Early Music Review Print



Magnolia Baroque Festival Explores the Music of Johann Friedrich Peter in Depth

June 16, 2010 - Winston-Salem, NC:


The local Moravian musical roots have always been sampled by the biennial Magnolia Baroque Festival. Works by Johann Friedrich Peter (1746-1813) were often featured on the first three season's programs which mined the resources of the local Moravian Archives in Old Salem. A National Endowment for the Arts American Masterpieces grant has allowed this Fourth Festival to present six of Peter's String Quintets in a series of three matinee concerts in the intimate Gray Auditorium in the new Visitor's Center in Old Salem. Each concert will be preceded by a brief lecture by local scholars placing Peter in the context of the local Moravian settlement, his life, and his works.

According to Nora Reed Knouse's fine program note, "Peter was born in Heerendijk, Holland, to German Moravian parents." His education was in Moravian schools in Holland and Germany. Most important for his future life and his role in music was his extensive copying of scores of European composers while he was in seminary. These he brought to Pennsylvania in America in 1770. Some of his copies are the only known surviving copies of the works. When Antal Dorati recorded the complete symphonies of Franz Josef Haydn, Symphony No. 17's score only survived in the Old Salem Moravian Archives. Peter gave the American premiere of Haydn's Creation oratorio in Philadelphia from one of his copies. After making a second copy of the score, he gave the second performance in Salem. I saw that hand written copy in the Moravian Archives during a previous festival.

C. Daniel Crews, Archivist of the Moravian Church, Southern Province, gave the first brief talk placing Peter in the context of a typical Moravian town. While initially open only to Moravians, Crews stressed the tolerant, ecumenical attitude of the Moravians. The church owned the land and leased it to members. As an example of the obsessive record keeping of the Moravians, he recounted an answer to an inquiry about how many feather beds did the tavern have in 1784. The records indicate three which were green. The list recorded also a half bucket of manure! The local Collegium Musicum not only played for church functions but also for their pleasure and secular concerts.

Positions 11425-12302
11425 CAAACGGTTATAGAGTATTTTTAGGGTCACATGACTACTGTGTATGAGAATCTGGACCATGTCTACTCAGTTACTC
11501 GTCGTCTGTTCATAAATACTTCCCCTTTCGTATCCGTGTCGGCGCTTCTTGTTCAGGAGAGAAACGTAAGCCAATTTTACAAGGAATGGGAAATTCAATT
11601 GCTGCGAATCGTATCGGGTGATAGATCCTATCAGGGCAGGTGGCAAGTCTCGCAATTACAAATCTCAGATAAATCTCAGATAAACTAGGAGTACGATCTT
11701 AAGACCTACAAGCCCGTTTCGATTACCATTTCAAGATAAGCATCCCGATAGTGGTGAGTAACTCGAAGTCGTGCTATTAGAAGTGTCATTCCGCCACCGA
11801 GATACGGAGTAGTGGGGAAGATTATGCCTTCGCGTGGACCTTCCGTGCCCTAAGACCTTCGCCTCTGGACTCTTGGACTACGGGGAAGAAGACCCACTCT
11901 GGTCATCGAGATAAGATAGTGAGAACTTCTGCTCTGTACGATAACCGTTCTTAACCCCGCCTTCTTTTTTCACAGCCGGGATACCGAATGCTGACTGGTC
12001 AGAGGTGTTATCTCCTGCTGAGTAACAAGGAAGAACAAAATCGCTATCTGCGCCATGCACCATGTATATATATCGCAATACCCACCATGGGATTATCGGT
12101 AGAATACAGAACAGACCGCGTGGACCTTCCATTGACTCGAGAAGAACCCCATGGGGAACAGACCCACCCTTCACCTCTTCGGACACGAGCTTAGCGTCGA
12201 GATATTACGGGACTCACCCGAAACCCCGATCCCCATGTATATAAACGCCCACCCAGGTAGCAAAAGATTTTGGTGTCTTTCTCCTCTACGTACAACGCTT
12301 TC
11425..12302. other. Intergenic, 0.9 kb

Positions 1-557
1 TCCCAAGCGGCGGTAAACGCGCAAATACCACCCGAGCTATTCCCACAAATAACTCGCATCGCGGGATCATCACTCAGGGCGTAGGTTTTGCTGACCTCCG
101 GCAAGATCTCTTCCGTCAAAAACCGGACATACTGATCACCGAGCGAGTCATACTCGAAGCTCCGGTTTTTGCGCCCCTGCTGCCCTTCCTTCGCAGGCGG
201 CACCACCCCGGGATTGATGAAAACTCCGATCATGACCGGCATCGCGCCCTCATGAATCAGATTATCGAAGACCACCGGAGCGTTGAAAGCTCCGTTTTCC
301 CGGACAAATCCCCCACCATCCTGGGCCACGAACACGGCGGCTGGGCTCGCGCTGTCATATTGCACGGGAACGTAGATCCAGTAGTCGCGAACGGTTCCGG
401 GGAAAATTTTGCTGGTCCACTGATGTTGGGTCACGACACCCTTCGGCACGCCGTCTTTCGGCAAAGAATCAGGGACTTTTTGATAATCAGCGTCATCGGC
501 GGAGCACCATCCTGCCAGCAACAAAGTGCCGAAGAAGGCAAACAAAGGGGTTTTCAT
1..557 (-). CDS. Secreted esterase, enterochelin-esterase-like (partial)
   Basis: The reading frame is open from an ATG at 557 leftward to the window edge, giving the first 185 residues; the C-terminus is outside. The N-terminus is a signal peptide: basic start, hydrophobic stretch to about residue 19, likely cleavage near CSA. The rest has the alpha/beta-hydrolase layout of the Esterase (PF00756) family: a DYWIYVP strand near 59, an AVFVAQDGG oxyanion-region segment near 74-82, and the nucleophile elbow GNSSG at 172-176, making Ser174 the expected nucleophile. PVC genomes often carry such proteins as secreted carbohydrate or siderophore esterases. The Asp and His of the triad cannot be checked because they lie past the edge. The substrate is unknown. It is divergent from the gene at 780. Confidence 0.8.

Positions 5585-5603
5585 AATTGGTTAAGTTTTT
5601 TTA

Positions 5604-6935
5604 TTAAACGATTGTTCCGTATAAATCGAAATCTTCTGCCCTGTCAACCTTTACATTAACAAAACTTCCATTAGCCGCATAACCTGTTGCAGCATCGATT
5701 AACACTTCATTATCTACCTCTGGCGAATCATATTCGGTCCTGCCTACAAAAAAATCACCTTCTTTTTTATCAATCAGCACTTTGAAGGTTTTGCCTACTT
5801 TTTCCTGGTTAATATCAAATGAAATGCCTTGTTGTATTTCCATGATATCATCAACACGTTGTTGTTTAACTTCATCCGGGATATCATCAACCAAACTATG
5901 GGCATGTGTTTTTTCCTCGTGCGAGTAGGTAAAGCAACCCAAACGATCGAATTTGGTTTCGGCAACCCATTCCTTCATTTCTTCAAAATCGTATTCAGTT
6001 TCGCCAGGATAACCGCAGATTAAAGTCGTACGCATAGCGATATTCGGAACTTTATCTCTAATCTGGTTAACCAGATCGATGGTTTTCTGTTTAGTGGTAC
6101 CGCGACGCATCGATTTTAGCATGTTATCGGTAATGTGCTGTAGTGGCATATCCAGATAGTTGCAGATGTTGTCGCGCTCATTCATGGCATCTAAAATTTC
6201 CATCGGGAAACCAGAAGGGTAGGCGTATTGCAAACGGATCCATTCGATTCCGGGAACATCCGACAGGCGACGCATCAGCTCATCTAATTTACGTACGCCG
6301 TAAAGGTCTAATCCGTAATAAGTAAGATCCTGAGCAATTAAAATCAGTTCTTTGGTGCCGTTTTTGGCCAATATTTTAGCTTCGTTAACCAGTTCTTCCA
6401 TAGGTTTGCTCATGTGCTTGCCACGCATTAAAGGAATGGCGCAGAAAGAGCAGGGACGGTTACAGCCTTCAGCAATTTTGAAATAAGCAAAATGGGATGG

The featured works on this first matinee survey of Peter's String Quintets were No. 1 in D and No. 2 in A. In between, two brief solo Anthems were given. The string performers were violinists Julie Andrijeski and Johanna Novom, violists Daniel Elyar and Karina Fox,* and cellist Brent Wissick. Andrijeski led the first quintet and Novom led the second. Soprano Jeanne Fischer and organist John O'Brien joined the ensemble for the anthems.

Peter's First Quintet is pleasant enough with listenable if not always memorable tunes. There wasn't extensive development. Most often the violins would take up a tune and it would be taken up in turn by the others. Sometimes parts were separated as each took up the tune like entering elements of a canon. The second and third movements were much more winning on first hearing. The ensemble played with great precision and sensitivity on period instruments. Intonation was wonderfully exact and the blending and solo sound of the instruments was glowing and warm.

The two Anthems were "Ich will immer harren" ("I'll always hope in you") and "Ich will mit euch ein ewigen Bund machen" ("I will make an everlasting covenant"). UNC Chapel Hill-based soprano Jeanne Fischer's focused and pure toned voice delivered the brief texts with superb diction. Peter's instrumental accompaniment was more immediately appealing than the First Quintet's scoring.

The tunes and their treatment in the Second Quintet augur well for those in the next two concerts. There was more opportunity for solos as well as more complex and interesting scoring for the strings. Overall, although these works are for five strings, Peter, in these two quintets, treats them almost like a trio, the two violins, the cello, and the two violas as three musical lines.

FM 88.5 WFDD, the local NPR and Triad Arts station, is recording the festival concerts for delayed broadcast on the station. Nationally they will also be heard on the Performance Today series.

*Edited, corrected 6/19/10